Matt Radtke is Senior Researcher for Connors Research. Mr. Radtke graduated magna cum laude from Michigan State University with a degree in computer science. He has 25 years of software development experience in companies large and small, including Hewlett-Packard and Bell Northern Research.
Mr. Radtke has been actively trading stocks, ETFs, and options since 2008. Over the past several years he has become increasingly involved with the Connors Group family of companies, first as a student, then as a member of Chairman’s Club, and finally as a consultant, researcher, and author.
Pullback trading is one of the most popular forms of trading amongst traders. You may also hear pullback strategies referred to as mean reversion strategies, swing trading, or trading reversals. The phrase “buying weakness and selling into strength” also appears frequently.
Click here to download your free copy of An Introduction to ConnorsRSI. Learn more about this brand-new trading oscillator and the fully disclosed pullback strategy included in the book.
The good news is that pullback trading can be very lucrative when it’s done correctly. The not-so-good news is that over the past two decades there has been a proliferation of published pullback strategies which have little or no edge at all. Many of these rely on the trader to visually identify chart patterns to determine entry and exit points. Others are only partially quantified, focusing on a single indicator value to identify entries and often leaving exits entirely to the trader’s discretion.
In this article series we will present a strategy which utilizes ConnorsRSI in combination with other indicators to identify when a pullback has occurred. Each of these indicators and their contribution to the strategy will be described in a later section. We will also teach you exactly when to exit your trades, leading to more predictable and consistent results.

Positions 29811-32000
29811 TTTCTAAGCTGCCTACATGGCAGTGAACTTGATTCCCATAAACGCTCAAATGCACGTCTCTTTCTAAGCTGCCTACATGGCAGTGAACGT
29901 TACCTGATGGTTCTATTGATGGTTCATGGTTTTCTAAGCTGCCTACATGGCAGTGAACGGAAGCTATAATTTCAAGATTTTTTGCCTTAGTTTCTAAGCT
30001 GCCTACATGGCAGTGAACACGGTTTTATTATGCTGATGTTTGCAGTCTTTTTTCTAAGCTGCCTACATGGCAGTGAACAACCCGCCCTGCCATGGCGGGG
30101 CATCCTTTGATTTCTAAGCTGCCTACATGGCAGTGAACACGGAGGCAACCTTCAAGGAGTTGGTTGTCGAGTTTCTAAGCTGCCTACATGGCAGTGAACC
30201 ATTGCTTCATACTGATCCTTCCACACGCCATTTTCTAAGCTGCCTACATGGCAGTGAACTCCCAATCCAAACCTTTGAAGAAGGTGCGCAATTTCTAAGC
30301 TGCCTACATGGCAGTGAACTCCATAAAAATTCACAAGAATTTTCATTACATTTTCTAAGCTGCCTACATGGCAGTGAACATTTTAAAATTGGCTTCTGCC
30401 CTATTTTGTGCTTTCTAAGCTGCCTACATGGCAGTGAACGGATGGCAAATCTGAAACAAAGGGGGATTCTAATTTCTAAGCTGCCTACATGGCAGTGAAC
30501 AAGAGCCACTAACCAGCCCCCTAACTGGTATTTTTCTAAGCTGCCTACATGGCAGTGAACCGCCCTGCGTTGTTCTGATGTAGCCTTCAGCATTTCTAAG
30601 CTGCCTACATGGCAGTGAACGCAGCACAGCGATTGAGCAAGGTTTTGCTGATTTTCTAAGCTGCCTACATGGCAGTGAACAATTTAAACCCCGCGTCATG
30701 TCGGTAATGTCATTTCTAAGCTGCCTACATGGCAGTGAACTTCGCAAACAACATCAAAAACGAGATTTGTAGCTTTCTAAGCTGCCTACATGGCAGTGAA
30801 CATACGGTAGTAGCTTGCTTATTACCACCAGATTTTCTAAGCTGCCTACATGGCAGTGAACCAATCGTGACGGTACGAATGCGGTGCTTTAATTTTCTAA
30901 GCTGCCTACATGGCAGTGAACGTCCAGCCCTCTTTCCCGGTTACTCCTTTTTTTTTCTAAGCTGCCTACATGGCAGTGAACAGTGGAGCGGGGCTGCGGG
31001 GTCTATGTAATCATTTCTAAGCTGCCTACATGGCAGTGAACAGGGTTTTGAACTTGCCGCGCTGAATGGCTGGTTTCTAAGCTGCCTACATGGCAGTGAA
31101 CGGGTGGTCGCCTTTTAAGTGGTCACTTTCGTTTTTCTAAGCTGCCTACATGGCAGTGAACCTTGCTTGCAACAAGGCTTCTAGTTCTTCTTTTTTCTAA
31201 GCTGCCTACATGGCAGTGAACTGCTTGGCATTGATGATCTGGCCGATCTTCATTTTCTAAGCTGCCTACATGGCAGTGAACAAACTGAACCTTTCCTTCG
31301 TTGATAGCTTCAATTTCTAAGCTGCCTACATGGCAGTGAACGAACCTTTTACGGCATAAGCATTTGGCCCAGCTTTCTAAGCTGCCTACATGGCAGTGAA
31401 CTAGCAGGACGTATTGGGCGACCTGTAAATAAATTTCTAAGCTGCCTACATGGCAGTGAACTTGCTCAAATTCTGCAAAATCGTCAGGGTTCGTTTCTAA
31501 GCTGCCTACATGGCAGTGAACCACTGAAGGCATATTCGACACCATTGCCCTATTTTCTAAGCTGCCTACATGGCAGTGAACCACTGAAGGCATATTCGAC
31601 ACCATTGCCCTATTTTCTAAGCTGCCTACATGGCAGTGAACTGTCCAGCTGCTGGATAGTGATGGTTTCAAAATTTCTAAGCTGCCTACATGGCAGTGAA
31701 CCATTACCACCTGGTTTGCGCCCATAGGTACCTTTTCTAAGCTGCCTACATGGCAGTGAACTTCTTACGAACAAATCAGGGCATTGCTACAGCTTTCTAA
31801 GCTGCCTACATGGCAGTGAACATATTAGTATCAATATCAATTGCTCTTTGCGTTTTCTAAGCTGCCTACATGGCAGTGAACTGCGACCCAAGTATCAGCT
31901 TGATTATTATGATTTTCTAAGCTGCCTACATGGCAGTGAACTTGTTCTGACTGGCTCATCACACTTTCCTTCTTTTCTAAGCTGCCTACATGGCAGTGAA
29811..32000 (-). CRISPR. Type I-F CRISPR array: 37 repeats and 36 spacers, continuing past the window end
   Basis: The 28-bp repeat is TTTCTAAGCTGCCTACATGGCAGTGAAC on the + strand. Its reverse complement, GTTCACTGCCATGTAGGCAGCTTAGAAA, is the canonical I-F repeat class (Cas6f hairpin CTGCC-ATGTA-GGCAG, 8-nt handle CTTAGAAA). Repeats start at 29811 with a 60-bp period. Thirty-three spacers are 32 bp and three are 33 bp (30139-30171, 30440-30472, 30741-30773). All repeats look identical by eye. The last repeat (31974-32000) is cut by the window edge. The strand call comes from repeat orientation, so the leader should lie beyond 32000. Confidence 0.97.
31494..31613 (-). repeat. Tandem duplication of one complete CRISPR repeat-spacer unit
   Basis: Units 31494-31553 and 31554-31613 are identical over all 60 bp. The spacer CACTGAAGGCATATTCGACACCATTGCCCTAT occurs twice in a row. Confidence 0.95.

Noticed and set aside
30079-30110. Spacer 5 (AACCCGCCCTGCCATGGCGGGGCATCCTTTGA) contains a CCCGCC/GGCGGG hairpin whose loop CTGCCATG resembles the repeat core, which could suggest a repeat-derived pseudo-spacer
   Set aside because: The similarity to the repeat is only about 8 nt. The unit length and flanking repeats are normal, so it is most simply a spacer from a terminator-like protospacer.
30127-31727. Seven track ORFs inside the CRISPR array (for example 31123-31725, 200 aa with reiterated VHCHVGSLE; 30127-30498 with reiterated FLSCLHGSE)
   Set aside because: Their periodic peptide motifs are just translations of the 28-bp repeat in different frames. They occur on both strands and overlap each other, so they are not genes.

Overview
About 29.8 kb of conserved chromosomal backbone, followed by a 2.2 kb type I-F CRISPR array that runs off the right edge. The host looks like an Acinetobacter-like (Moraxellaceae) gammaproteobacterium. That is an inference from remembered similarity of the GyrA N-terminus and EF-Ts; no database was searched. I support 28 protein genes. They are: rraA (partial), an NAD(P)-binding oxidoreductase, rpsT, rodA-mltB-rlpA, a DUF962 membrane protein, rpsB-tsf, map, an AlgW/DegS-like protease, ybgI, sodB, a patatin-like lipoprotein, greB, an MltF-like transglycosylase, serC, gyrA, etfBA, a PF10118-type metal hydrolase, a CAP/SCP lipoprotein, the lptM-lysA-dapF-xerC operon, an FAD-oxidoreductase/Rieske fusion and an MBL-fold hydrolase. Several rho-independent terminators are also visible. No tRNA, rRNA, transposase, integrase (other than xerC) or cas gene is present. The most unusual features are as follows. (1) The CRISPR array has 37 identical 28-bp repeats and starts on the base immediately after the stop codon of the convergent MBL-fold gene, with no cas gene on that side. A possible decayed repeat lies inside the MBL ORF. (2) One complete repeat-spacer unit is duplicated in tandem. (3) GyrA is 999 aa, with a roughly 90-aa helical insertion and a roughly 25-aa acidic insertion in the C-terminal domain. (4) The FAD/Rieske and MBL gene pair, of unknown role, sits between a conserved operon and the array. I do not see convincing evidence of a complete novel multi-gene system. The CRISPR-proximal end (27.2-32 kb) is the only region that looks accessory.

Before we go on, let’s look at exactly what a pullback is and why it’s important.
What Is A Pullback?
A pullback occurs when a security whose price has been moving higher sells off, i.e. the price of the security drops. Most people trade pullbacks based on daily bars, although some traders seek out intraday pullbacks while others use longer time frames. The common theme is that traders are attempting to identify stocks that they feel have pulled back too far and will likely regain their upward trend. This movement back toward the longer-term trend is known as mean reversion.
There are numerous ways to identify pullbacks, ranging from simply “eye‐balling” a chart all the way up to using indicators such as Fibonacci numbers. Although these techniques work for some traders, we prefer a more precise, quantified approach. With exact entry and exit rules in place, we want to see robust test results for the majority of the many combinations of parameters that we’re testing, and for those results to be consistent across the entire testing period. Such solid results indicate that we are not simply curve fitting or cherry picking.
When trading short‐term pullbacks, the best results occur when you hold the position for at least a few days. Often stocks pull back sharply and snap back strongly. There is no way of knowing ahead of time how far that upward move will be, so it is crucial to have well-defined exit rules in place which allow for the rally to play out.
In Part 2, we’ll describe the ConnorsRSI indicator and its importance to the Pullback Strategy.
Click here to read How to Trade Pullbacks – Part 2
Click here to read How to Trade Pullbacks – Part 3
Click here to read How to Trade Pullbacks – Part 4